Some of the passengers sued Northwest and in a 2001 settlement, the airline agreed to pay each passenger an average of $1,300 as compensation. Sadly, the industry didn’t learn back then that trapping passengers on a plane was bad for business. They’ve done it time and again, including JetBlue’s infamous Valentine’s Day meltdown in New York and American Airlines’ stranding of passengers in Austin in early 2007, which led to the latest passenger rights revolution.

Weather turns nasty, roads get dangerous
Many of the worst traffic accidents on American roads happen during the winter holiday travel period between Thanksgiving and New Year’s. Like the 99-car pileup on December 11, 1990, on Interstate 75 near Calhoun, Tenn., which was triggered when a tractor-trailer in the southbound lanes rear-ended another semi in the fog. In the ensuing pile-up, 12 people were killed and 42 injured. Other notable collisions include a 127-car pile-up in San Antonio, Texas(Dec. 2, 1994) and a 100-car pile-up in Central Michigan (Dec. 31, 1998).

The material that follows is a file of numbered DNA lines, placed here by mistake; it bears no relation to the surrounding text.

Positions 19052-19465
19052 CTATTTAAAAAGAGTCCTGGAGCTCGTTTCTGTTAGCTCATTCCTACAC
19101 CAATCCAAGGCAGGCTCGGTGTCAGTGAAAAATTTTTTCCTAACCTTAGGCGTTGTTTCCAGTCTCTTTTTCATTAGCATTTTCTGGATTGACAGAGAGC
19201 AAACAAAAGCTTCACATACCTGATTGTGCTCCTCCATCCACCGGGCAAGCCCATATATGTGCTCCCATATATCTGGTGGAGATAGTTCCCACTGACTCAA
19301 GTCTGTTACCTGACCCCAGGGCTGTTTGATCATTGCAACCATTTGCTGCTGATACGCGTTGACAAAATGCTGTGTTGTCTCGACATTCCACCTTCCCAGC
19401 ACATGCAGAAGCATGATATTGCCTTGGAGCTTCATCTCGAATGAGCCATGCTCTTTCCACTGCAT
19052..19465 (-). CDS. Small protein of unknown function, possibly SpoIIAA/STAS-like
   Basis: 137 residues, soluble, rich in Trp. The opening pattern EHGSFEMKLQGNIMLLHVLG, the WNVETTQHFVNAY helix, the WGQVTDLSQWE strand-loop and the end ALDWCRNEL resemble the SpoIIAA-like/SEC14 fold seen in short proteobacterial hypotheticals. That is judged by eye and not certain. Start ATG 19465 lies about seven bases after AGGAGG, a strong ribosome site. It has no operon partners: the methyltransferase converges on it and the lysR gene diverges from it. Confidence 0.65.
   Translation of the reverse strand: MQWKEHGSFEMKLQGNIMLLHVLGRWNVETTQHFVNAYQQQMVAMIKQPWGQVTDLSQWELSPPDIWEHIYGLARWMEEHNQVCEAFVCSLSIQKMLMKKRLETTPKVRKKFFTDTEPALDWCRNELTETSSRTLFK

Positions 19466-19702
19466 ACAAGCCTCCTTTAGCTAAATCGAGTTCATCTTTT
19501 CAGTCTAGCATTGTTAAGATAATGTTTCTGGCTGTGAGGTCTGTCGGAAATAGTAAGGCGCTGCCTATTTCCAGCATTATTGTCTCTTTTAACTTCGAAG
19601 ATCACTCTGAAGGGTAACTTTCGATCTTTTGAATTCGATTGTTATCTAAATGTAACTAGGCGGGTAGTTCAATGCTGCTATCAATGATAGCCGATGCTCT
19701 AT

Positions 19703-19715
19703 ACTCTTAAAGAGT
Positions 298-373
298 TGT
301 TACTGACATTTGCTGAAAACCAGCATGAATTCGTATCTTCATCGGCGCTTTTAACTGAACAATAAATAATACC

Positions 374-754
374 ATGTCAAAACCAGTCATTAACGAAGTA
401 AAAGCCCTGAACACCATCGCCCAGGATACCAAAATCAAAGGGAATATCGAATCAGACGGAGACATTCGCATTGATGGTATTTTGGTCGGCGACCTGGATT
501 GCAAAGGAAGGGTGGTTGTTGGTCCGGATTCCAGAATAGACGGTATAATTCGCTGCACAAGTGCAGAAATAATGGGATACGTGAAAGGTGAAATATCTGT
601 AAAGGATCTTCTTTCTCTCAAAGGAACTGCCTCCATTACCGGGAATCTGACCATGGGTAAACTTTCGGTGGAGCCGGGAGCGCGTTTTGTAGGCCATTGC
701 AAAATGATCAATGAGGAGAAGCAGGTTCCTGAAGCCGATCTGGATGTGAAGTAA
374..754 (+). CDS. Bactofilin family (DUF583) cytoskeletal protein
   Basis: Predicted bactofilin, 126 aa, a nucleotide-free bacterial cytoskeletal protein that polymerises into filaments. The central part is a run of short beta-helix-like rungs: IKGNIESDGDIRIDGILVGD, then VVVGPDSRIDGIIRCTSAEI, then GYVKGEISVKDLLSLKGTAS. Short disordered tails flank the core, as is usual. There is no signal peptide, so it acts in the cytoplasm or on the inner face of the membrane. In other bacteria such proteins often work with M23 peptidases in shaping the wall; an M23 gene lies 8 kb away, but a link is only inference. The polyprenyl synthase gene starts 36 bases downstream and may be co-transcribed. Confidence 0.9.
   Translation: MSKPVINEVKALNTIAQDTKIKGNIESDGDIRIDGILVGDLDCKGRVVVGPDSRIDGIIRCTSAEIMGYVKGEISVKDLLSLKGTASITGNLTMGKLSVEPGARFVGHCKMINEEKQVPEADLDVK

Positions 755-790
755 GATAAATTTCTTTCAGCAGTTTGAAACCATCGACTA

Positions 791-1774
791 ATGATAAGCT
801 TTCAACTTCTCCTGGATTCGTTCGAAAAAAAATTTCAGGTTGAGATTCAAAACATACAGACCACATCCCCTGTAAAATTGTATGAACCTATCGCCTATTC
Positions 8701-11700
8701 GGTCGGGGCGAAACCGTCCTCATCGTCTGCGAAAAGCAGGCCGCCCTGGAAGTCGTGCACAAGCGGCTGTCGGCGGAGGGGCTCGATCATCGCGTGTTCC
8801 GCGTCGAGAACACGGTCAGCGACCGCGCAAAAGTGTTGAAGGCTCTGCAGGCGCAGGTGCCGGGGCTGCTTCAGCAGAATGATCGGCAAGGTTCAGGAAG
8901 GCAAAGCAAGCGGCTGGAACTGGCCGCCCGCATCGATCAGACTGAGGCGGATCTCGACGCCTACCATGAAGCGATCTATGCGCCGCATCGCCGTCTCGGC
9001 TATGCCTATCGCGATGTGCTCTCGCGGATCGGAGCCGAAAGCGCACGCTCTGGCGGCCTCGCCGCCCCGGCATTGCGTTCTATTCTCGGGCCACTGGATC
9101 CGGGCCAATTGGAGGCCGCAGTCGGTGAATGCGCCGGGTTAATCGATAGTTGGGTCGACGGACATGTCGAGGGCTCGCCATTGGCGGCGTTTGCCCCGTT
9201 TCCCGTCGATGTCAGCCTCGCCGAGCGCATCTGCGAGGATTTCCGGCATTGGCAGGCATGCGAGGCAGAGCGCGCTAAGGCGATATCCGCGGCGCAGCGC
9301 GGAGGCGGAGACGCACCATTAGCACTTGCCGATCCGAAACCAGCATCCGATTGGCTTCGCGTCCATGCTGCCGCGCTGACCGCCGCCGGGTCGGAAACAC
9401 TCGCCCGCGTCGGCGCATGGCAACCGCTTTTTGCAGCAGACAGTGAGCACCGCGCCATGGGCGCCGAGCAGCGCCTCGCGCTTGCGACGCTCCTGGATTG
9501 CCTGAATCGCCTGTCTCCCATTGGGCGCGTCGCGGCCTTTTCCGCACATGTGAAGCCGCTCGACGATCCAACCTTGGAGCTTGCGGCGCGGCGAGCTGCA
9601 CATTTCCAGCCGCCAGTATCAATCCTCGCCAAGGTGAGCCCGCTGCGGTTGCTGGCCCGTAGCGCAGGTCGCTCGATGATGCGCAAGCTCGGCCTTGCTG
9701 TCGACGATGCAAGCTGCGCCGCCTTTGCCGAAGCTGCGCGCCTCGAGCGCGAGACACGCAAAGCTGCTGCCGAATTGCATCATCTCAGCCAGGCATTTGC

Multiple-car accidents can happen any time of the year, but they seem particularly prevalent during the winter holiday period, when the weather turns bad and motorists get blitzed on eggnog before getting behind the wheel.

All the more reason to drive carefully — or not at all.

Holiday headaches on the high seas

True, the biggest cruise ship catastrophe in recent memory happened last April, when 1,200 passengers and a crew of 400 had to be evacuated from the Sea Diamond after she apparently hit a rock near the Greek island of Santorini — and eventually sunk.